Reopening July 1! What to expect
Try this collection of prompts for tinkering at home.
Learning Toolbox: Engage in activities about the science of coronavirus and explore our online resources for learning at home.
Science of Water: Food Explore water's crucial role in food and cooking.
Browse our growing online collection of interactive exhibits.
Global Climate Change Explorer • Discover how researchers study climate change and examine the latest scientific data.
Low-cost, teacher-tested activities for the classroom and the curious.
Wired Pier Environmental Field Station • Explore weather, air quality, and water conditions from San Francisco Bay
Dive into websites, activities, apps, and more.
Recycle some cans to make after-dinner music!
Can you reverse ocean acidification in a cup?
Why do road bikes have thin tires, while mountain bikes have fat tires?
Can you tell the difference between human and nonhuman embryos?
by Eileen Campbell • December 29, 2016
Read our picks for the Unsung Science stories of 2016.
Experience A.J. Racy's compositions exploring ancient forms from Middle Eastern culture.
A multifaceted exhibition that explored genetics and the Human Genome Project from a variety of perspectives from April 8 to September 4, 1995.
What's the difference between white meat and dark meat? Which animals have which and why?
What do you really know about what you see?
Geometry Playground will change the way you think about geometry. This exhibition engages your hands, brain, and body in playful investigations of this most visible branch of math.
Visit the beating heart of the Exploratorium—our shop.
What geometric shapes can you find on the playground?
Learn about the inner workings of a cell through this interactive exhibit.
The Exploratorium is taking it outside to explore natural and human-made phenomena in and around San Francisco. Look for new episodes twice each month.
Study ultraviolet radiation from the sun and other sources using UV beads.
On Saturday, May 6th, 2000 we hosted a live panel discussion and webcast to explore the amazing phenomena of Star Trek.
by • June 19, 2015
Start your weekend with some of the top science news of the week.
See how 3D printing can be used to make art.
San Francisco was born in gold dust, and nearly died in rubble and ashes.
Pi Day isn't just a day—it's a way of life.
Get to know the tiny "astronauts" known as tardigrades.
Living along the continental coastline of Antarctica are the emperors and the Adélies.
Download desktop wallpaper for your computer.
This clay building activity shows that when you make things bigger, weight increases faster than strength.
Download a PDF file with step-by-step instructions for doing your own cow's eye dissection.
What are the best materials for frames? What are the best designs?
Grow spikes of crystals in the sun.
Learn about the rovers that have been exploring Mars since 2004, and view the amazing images they've taken.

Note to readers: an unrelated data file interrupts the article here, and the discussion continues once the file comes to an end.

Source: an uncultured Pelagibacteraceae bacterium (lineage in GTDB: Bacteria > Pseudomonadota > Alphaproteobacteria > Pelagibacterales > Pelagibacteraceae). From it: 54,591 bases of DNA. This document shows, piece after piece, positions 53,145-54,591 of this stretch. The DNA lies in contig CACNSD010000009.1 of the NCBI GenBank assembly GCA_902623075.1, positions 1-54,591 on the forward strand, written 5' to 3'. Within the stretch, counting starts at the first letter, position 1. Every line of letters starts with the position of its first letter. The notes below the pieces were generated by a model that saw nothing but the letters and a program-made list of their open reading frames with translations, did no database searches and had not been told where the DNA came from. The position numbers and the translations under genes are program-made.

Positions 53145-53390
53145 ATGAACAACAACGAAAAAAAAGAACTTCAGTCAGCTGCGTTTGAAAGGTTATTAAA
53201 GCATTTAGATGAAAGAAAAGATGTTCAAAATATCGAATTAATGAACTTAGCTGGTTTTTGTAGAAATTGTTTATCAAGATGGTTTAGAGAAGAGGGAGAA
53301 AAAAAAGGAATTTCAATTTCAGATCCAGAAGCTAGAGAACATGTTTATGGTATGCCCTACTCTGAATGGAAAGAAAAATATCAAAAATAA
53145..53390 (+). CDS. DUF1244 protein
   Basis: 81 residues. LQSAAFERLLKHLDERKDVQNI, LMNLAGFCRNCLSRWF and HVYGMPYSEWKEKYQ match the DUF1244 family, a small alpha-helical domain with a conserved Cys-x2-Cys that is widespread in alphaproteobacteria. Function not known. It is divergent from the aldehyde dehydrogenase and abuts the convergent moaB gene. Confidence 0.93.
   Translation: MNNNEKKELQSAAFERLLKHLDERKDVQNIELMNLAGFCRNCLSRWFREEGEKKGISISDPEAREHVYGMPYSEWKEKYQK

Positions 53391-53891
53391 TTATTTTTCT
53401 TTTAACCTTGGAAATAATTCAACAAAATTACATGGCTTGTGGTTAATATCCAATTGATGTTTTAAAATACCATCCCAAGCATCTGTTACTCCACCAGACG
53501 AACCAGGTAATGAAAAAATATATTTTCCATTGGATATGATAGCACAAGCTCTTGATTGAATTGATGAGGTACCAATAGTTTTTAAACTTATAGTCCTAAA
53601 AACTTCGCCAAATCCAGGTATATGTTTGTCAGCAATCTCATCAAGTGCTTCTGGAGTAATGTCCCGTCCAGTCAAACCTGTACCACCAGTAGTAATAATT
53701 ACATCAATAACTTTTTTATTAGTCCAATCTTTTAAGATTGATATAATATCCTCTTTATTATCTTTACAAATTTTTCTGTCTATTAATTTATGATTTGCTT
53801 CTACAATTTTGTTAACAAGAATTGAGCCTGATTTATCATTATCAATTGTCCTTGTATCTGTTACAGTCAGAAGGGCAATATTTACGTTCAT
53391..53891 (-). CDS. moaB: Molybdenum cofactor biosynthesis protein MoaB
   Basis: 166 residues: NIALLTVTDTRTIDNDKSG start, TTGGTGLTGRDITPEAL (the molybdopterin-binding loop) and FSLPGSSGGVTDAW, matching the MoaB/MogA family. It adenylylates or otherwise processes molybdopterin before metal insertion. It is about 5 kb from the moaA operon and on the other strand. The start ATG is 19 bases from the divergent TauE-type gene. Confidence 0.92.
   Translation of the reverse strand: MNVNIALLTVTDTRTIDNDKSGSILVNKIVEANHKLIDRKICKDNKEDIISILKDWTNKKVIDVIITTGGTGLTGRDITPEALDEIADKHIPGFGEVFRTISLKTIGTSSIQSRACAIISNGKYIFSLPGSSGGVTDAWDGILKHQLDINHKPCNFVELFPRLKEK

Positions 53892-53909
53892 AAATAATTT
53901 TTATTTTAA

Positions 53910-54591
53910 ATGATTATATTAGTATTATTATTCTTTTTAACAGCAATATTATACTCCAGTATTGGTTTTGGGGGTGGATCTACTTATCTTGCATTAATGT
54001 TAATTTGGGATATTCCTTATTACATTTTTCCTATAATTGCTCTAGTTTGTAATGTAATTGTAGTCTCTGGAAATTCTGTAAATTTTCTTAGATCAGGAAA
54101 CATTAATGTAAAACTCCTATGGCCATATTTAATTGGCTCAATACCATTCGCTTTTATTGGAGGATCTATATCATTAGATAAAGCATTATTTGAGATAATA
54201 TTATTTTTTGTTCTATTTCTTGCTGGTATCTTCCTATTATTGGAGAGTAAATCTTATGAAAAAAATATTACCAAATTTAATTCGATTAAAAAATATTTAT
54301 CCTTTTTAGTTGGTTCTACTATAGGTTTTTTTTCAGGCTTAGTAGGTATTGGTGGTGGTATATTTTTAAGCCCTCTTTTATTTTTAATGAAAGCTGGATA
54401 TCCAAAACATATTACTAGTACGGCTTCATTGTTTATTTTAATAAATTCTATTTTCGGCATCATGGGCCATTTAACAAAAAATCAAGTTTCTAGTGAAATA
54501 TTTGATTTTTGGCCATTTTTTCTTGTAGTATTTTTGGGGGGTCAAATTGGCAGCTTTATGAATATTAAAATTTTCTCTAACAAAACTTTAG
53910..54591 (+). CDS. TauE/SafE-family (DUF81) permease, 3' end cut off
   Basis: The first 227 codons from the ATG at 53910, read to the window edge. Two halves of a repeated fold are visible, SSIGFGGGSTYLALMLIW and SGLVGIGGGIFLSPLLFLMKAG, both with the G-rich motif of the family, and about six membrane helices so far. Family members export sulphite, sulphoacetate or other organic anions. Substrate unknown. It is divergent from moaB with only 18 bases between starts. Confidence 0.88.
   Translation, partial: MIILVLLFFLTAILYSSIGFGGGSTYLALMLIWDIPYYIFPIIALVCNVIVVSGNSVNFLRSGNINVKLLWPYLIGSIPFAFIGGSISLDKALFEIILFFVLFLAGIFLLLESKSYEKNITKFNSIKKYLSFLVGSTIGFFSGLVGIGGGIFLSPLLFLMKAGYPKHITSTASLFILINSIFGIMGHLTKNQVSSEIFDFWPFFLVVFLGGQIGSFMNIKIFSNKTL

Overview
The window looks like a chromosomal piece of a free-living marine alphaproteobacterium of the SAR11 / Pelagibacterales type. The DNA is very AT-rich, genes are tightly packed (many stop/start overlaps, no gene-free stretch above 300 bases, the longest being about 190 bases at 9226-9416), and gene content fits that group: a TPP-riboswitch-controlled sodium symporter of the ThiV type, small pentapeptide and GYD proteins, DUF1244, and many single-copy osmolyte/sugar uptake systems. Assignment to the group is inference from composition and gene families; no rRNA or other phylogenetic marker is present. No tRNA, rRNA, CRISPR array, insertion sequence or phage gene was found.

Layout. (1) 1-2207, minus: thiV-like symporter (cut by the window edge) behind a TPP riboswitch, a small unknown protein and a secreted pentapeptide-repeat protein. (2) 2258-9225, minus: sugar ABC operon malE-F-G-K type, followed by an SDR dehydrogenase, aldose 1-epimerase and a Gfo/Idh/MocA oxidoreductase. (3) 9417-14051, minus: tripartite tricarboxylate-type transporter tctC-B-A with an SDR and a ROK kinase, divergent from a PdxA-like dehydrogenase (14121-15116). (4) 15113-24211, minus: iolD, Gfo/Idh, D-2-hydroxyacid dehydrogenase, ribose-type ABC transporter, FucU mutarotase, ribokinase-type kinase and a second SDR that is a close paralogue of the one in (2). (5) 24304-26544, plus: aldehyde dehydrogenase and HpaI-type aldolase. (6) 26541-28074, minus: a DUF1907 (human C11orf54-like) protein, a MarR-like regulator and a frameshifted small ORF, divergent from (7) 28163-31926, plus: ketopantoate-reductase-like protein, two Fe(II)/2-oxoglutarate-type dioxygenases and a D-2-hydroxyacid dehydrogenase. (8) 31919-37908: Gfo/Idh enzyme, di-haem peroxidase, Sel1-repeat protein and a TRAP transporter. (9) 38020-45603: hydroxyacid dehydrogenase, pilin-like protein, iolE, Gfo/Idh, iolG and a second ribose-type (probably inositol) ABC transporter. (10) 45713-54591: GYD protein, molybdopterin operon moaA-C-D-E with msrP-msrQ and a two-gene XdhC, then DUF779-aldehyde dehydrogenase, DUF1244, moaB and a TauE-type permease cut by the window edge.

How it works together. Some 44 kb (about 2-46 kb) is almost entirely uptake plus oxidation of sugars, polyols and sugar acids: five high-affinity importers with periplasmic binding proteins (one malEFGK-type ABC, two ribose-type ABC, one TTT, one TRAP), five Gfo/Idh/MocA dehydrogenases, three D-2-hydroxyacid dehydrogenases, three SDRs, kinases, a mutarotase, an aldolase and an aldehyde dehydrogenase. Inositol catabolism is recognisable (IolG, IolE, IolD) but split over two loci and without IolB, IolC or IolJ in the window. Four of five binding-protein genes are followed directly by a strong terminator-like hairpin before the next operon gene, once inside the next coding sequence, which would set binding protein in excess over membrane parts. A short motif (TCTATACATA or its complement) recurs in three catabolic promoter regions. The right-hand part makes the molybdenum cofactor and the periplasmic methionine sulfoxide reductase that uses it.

Activities and History
Does the sun rise in the east? Not exactly.
What's at fault?
by Josh Bacigalupi • February 22, 2017
Adaptive Work is understanding in the face of Complexity.
Recycle a potato chip can into a simple camera.
The common ground between pickles, cheese, bread, wine, and many other foods.
Listen to bird songs and try to figure out which are songs, which are companion calls, and which are alarms.
The three most densely populated cities on the planet where seismologists expect major earthquakes are San Francisco, Tokyo, and Istanbul. Find out why the effects in each city will be very different.
An inside look at a chicken's egg.
The air-filled sculptures of Inflatable keep it light.
With polarized light, you can make a stained glass window without gla
Take an animated tour of Antarctica's variety of ice formations, which give it a beauty unrivaled anywhere on Earth.
Design and build a musical instrument that responds to changing light.
Students become Internet researchers and learn about NASA satellites.
Here's how you can model the use of X rays for medical examinations with some sand and a piece of screen.
How can a microscopic organism lift several pounds of dough? Find out with this activity.
by Paul Doherty • March 4, 2016
How can an event end the day before it begins?
Experience Guillermo Galindo's thoughts on his boundary-breaking musical works.
by Steve Gennrich • April 3, 2015
The Studio for Public Spaces team is leading the way at the Market Street Prortyping Fesitval.
Find your rhythm—or bring to life the music in your head.
A collection of auditory illusions found in indigenous folk practices, popular music, and scientific research.
Exploring the diversity, distribution, and abundance of life in the oceans
The fact and fiction behind some bizarre gardening remedies.
Specialized cells have a common origin. What sets them on separate paths?
Learn how wind energy is generated and stored at Altamont Pass.
(Embarcadero at Green Street)
San Francisco, CA 94111
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